The Department for Transport has announced this week new plans to inspire thousands of children across the UK into taking up a career in the maritime industry.
The bold plans include lessons being rolled out across the country to raise awareness of the maritime sector and the importance of shipping.
The programme provides government funding which will allow schools to teach skills such as learning to build and use a compass along with the positives the maritime industry brings to the UK economy.
The funding follows the announcement of the Department for Transport’s Maritime 2050 strategy, which sets out a vision for the industry’s future.
Maritime Minister Nusrat Ghani announced the funding plans on the 9th July at St Peter’s London Docks Primary School. The funding will include £40,000 for expanding the ‘Why Shipping Matters’ programme and will allow the lessons – developed by the Institute of Chartered Shipbrokers – to be used in both primary and secondary schools across the UK.
Ghani, who has been the Under Secretary of State at the Department for Transport since January 2018, said of the programme:
“Shipping is crucial to the vitality of the UK – bringing in the food and goods we buy as well as energy to power our homes.
“I am always excited to see children’s enthusiasm for ships and maritime, and I hope this programme will inspire them to consider a future career in the industry.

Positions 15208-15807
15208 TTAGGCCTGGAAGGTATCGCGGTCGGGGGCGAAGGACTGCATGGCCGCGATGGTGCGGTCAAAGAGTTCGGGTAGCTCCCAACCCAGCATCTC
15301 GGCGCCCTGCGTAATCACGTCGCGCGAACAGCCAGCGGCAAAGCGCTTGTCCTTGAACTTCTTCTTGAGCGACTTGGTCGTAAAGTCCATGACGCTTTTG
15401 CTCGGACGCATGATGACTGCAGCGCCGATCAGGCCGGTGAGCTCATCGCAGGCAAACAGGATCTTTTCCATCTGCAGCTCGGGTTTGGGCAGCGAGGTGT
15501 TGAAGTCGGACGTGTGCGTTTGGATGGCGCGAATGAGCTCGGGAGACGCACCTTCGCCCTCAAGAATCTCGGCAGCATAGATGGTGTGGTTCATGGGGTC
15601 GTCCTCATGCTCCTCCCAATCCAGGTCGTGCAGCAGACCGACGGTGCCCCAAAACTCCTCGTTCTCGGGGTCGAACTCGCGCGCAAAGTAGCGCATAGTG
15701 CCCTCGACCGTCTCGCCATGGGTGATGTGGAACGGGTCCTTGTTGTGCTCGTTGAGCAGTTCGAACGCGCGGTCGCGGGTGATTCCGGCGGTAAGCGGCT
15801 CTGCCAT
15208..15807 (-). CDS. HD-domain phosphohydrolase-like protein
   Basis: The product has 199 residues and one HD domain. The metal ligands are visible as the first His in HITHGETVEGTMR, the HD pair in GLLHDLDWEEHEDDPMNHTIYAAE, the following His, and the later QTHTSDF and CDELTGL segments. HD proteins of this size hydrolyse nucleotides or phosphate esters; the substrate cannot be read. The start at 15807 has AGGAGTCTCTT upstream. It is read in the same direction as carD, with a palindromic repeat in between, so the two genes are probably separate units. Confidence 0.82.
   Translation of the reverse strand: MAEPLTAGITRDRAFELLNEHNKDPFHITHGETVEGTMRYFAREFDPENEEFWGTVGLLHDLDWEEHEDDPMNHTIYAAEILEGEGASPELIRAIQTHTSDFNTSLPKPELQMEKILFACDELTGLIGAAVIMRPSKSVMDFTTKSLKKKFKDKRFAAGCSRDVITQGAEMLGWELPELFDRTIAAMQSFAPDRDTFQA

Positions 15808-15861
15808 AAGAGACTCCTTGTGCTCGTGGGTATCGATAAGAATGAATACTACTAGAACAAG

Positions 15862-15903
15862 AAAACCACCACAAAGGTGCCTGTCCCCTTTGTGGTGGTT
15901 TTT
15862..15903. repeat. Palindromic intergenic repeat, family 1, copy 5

“Pupils will learn how to make a compass and be taught how they allow vessels to navigate around the world as well as understanding the values of commodities that are shipped across the globe.”
Julie Lithgow, Director at the Institute of Chartered Shipbrokers, who are responsible for developing the curriculum being rolled out, explained how important the funding could be for prospective maritime workers of the future.
“With this new project, we’ll be developing an interest in our sector, and an understanding of its fundamental role in our world in the youngest of our society.
“The Institute has, for more than 100 years, inspired new generations to develop their knowledge of the commercial maritime world, albeit young people at the start of their professional careers.
“The enthusiastic curiosity and creativity of the primary school children who have been part of the project so far have inspired us to roll it out to the South Coast, Merseyside and the North East of England.”
The plans came before today’s publication (11th July) of the government’s clean maritime plan, a detailed plan for the environmental route map of the Maritime 2050 – setting out the vision for the future of the British maritime sector and including the pathway to zero-emissions shipping.